1. LisaNotes Post author

      I agree where you’re coming from with Tolle. Some of his ideas seem totally wacky to me. So I just take the good and throw out the bad. That’s how I read all books.

      The “now” concept speaks to me from Matthew 6 about not worrying about tomorrow, about being content with how God provides for me today. Although God was, is, and will be, it is in “this” moment (every “this” moment, the now) when his presence is most alive and active in my life. When I realize that, it decreases my worry factor, a lifelong weakness I ask God repeatedly to help me with. And he does, as much as I will let him….

  2. Karen Brown

    Oh, I’m SO glad I stopped by! I was just looking for something new to read and I love your list! There are many here that I haven’t discovered yet. Thank you! Have you read Bridge to Haven by Francine Rivers? I just finished it and really enjoyed it. Merry Christmas to you!

    1. LisaNotes Post author

      No, I haven’t read Bridge to Haven, so thanks for the suggestion. I especially appreciate suggestions for novels because I tend to overlook fiction too easily. Merry Christmas to you too, Karen!

  3. Anita Ojeda

    I’m glad you have The Blue Castle on your favorite fiction list ;). And really, you don’t want to get me started on my favorite books…I’d take up several pages! But ok, you convinced me ;). Freakanomics (I forget the author, but it’s a must-read), 1491 (really makes you rethink history), March by Geraldine Brooks, I love all of Melanie Dickerson’s YA novels (as do my students), Chasing Silhouettes by Emily Wieringa, Navajos Wear Nikes: A Reservation Story, The Absolutely True Diary of a Part-time Indian, anything by Karen Witemeyer, The Katy series by Susan Coolidge (free on Kindle) and anything by Grace Livingston Hill (especially the Enchanted Barn and Crimson Roses).

    1. LisaNotes Post author

      Yay! Thanks for adding some of your favorites here, Anita. I understand the need for several pages. ha. It was so hard narrowing down my favorites just from this year alone.

      I’ll definitely be relooking at this list from you in 2015 for suggestions of what to read next. I even have one of Melanie’s books on our shelves now that I haven’t read yet that I want to get to. And I’ll go look up the Katy series now to add it to my Kindle. Thanks!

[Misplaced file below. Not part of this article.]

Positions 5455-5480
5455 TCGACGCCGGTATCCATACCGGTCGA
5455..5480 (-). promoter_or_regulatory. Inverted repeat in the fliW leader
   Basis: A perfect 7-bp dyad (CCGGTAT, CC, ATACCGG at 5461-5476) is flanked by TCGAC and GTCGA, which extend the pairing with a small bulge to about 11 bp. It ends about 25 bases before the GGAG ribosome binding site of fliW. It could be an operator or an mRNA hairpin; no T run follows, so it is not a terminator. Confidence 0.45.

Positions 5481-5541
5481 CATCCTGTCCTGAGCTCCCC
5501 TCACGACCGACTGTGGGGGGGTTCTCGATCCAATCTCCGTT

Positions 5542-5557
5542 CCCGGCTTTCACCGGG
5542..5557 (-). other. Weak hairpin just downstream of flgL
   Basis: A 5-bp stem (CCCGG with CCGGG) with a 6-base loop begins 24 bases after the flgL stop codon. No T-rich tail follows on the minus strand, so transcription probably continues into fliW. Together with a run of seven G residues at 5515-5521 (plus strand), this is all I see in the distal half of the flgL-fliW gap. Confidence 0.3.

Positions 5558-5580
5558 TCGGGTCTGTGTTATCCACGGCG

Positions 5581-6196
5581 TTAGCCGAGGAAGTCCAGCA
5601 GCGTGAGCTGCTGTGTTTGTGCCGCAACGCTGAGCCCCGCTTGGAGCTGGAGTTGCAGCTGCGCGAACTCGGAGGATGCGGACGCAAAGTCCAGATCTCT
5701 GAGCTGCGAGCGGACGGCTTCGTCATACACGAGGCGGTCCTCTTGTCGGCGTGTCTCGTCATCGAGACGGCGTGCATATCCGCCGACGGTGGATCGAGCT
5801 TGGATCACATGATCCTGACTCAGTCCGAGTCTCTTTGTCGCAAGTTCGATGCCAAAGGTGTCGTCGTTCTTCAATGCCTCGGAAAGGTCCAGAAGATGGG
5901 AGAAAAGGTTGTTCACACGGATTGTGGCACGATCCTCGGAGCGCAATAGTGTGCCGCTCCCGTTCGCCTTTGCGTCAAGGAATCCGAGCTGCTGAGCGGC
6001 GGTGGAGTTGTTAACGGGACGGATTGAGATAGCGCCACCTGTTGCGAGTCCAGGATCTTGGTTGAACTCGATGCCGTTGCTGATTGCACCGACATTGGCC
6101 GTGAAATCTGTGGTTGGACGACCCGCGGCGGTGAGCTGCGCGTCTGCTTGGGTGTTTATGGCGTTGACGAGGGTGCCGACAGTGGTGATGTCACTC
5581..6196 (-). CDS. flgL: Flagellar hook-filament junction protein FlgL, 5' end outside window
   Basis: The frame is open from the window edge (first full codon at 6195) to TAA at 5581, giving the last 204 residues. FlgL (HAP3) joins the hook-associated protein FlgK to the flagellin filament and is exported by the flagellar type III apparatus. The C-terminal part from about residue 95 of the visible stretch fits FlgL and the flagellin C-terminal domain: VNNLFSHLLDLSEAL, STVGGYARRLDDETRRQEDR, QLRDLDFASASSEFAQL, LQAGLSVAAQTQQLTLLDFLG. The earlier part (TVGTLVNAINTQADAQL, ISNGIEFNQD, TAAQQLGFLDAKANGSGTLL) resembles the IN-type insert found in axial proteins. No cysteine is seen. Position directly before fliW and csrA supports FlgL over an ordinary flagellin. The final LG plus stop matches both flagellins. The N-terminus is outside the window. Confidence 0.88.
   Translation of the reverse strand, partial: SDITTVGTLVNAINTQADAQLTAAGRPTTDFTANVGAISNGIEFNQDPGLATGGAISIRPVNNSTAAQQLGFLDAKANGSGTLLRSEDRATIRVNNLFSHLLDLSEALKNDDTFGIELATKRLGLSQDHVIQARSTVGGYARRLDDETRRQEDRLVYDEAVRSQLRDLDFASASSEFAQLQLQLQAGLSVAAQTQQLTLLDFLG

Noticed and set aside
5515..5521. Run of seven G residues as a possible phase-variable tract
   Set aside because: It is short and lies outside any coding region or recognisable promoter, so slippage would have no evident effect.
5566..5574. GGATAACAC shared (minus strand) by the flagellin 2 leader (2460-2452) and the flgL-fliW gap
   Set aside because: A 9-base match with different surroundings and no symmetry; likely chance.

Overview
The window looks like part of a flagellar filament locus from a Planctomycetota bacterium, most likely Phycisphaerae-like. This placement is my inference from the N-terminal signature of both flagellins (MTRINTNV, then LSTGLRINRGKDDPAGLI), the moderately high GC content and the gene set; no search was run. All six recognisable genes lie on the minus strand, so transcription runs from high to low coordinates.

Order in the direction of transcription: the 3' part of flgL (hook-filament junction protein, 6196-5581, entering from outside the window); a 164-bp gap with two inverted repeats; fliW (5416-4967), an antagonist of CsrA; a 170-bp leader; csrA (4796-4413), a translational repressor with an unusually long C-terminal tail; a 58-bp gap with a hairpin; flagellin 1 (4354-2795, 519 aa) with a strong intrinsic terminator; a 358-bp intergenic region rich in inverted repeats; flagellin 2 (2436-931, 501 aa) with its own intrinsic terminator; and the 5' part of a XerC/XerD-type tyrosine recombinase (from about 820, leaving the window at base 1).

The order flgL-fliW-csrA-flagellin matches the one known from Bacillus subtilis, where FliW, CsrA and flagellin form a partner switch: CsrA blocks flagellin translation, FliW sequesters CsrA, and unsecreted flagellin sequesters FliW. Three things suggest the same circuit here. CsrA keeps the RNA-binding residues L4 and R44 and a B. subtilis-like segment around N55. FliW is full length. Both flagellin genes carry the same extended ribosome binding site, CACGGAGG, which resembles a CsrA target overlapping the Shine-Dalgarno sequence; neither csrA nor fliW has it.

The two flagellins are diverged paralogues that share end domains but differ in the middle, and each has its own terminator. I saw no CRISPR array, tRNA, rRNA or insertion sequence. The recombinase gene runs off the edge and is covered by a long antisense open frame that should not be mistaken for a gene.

4. Barbara H.

    You’re way ahead of me! I’ve compiled for non-fiction list to wrap up a book challenge but haven’t looked over all the books I read this year. I should keep a running list instead of having to compile them from Nightstand posts. I’m sure one book in my top ten (or however many list) will be Seeking Allah, Finding Jesus: A Devout Muslim Encounters Christianity by Nabeel Qureshi.

    I have not yet seen the Phillips movie, but I want to. I hadn’t realized he had written a book as well. It is going on my TBR list!

    1. LisaNotes Post author

      I’ve used Goodreads pretty consistently this year, so it’s an easy way to see all the books I’ve read. I don’t add everything to it that I read, but close enough. I remember you liking Seeking Allah–it’s been on my to-read list since then.

  5. saleslady371

    This post is awesome. Wonderful of you to share not only your reads this year but reviews. I’m considering the one about grace. Read your review. Grace is my word for the coming year. I see it everywhere and I’m like a crazy woman recognizing that I have so much to learn and look forward to in 2015.

    1. LisaNotes Post author

      Grace is such a terrific One Word! It’ll be interesting to see how God will use it in your life throughout the year. Hope you enjoy Yancey’s book on grace. I thought it was terrific.

  6. Ginger Harrington

    What a great list. I have such a hard time finding time for doing the reading I’d like to do. I love having lists ready for when I’ve got time for something new. I’ll enjoy pinning this post to my books board.

    1. LisaNotes Post author

      Thanks, Ginger. It’s good for me to do these posts to remind myself of all the great books I got to read this year. I’m like you though–I wish I had a lot more time to read. So many good books out there!

  7. Jean Wise

    what a wide range of books to chose from. Some I have read and some now are on my reading list,thanks to you. My favorite book this year is In the Sanctuary of Women by Jan Richardson. Read it on my kindle and loved it so much I just got it in paperback. Can’t wait to start rereading it. Merry Christmas, Lisa!!

    1. LisaNotes Post author

      If you liked “In the Sanctuary of Women” so much, I definitely need to read it too. I value your judgements, Jean. Getting the sample added to my Kindle right now….